With little in the way of capital requirements and highly scalable operations, we calculate that Return on Assets (ROA) in the USIS segment has increased from 17.0% to 29.4% in the last five years.
Importantly, the USIS Segment was not impacted by the breach; thus, we expect little in the way of long term consequences. The premium returns on capital generated within the USIS segment deserve to trade at a premium multiple, in our opinion. Historically, that has been the case - over the past five years, EFX has traded at an average multiple of 20x forward earnings.
Prior to the breach, the stock traded at 23.6x earnings, in line with peers Transunion and Experian, which traded at an average of 23.6x earnings. At the recent low, EFX traded at nearly a 30% discount to its fellow credit bureaus. With roughly $4 billion in market capitalization wiped out in the past few weeks, the stock may prove to be a good long-term investment for investors willing to ride out near-term volatility.
While it is impossible to quantify the financial impact of the breach with any precision, we can adopt an outside view to frame the perspective in a manner that downplays its uniqueness. Of the biggest data breaches in the 21st century, Anthem paid a $115 million fine, the largest settlement ever for a breach.4 While the current situation is arguably worse on several counts, it should not be viewed in isolation.
Even if we assume EFX were to borrow $1 billion to cover total costs and fines, we estimate that, at its recent trough, the stock was trading at 11.7x adjusted EV/EBITDA, nearly a 25% discount to its pre-breach valuation.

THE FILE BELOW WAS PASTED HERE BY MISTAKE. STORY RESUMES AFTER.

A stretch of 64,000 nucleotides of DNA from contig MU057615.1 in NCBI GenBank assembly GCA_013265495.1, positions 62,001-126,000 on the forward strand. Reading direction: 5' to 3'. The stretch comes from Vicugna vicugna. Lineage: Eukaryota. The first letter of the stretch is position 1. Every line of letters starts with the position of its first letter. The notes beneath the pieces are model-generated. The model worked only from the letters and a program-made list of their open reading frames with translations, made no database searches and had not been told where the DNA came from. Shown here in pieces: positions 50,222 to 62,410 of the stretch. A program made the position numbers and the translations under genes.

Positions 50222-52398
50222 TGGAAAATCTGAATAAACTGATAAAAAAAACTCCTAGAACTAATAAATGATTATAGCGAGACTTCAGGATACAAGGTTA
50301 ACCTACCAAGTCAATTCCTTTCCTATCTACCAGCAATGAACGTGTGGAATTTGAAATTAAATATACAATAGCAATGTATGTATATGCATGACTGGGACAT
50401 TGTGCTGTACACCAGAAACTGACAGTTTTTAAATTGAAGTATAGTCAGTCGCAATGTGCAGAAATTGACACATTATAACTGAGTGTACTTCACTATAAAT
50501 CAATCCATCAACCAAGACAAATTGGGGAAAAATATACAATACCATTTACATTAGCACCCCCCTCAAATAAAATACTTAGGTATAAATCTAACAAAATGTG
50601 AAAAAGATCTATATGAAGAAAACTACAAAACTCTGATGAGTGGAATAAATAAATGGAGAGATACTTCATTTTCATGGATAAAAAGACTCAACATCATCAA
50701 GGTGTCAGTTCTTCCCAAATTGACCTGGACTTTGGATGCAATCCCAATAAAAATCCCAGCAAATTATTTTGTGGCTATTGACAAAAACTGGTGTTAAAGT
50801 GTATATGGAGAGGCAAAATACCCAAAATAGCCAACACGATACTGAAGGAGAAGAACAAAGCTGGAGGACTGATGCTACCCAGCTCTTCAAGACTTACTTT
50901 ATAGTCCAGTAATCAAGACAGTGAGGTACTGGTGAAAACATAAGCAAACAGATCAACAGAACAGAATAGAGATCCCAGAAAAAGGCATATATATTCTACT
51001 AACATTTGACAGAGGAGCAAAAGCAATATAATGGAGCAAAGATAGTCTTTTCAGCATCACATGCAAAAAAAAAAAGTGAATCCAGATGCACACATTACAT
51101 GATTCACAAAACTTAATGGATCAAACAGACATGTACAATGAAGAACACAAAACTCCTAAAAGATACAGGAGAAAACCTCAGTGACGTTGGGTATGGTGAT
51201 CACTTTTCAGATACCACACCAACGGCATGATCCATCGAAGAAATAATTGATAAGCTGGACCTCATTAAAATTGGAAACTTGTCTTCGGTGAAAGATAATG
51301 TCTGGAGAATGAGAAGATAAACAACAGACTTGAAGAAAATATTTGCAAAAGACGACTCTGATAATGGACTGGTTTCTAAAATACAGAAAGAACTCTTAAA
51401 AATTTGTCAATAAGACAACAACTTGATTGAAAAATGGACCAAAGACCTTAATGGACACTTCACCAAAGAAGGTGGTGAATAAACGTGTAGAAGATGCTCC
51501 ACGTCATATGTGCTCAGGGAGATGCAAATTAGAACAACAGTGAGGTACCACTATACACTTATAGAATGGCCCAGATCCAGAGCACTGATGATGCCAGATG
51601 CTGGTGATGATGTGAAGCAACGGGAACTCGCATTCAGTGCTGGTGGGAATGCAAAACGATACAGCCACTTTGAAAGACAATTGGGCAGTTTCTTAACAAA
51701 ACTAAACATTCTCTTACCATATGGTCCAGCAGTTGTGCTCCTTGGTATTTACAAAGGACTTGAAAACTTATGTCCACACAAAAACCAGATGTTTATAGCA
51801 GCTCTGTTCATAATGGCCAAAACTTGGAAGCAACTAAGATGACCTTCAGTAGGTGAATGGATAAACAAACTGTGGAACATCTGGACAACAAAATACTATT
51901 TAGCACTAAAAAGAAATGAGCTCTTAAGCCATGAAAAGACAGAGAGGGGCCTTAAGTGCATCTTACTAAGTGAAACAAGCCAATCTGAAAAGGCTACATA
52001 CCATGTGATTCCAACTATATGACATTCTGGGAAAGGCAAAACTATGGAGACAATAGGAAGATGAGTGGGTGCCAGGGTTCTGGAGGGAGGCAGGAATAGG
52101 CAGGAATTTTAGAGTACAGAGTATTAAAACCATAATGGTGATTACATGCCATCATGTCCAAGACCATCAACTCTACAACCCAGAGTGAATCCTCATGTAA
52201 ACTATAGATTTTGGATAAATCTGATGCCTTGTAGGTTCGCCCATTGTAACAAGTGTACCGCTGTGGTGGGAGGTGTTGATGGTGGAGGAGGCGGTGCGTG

While shares appear cheap relative to history and compared to peers, we believe that the sale of put options represents a better risk/reward than outright purchases of stock at existing levels. Given the sharp fall in the shares and rapidly deteriorating investor sentiment, option premiums have surged relative to normal levels as shown in Figure 1 below.
Since investors are being paid a healthy premium to write shorter maturity options, we think the risk/reward to selling volatility is more attractive than owning the shares outright at current prices.
In our opinion, the nearly 40% fall of EFX stock in response to the cyber-security breach and prior management’s poor handling of said breach, overly discounts to even a worst-case scenario for the business. We expect most of the expenses related to this incident to be one-time in nature, and hence should have little impact on the company’s normalized earnings power. With trough valuations at a 30% discount to peers, we believe EFX represents a compelling long-term investment. Moreover, we like the added margin of safety offered by options trading at historically elevated levels of volatility.
Article by Broyhill Asset Management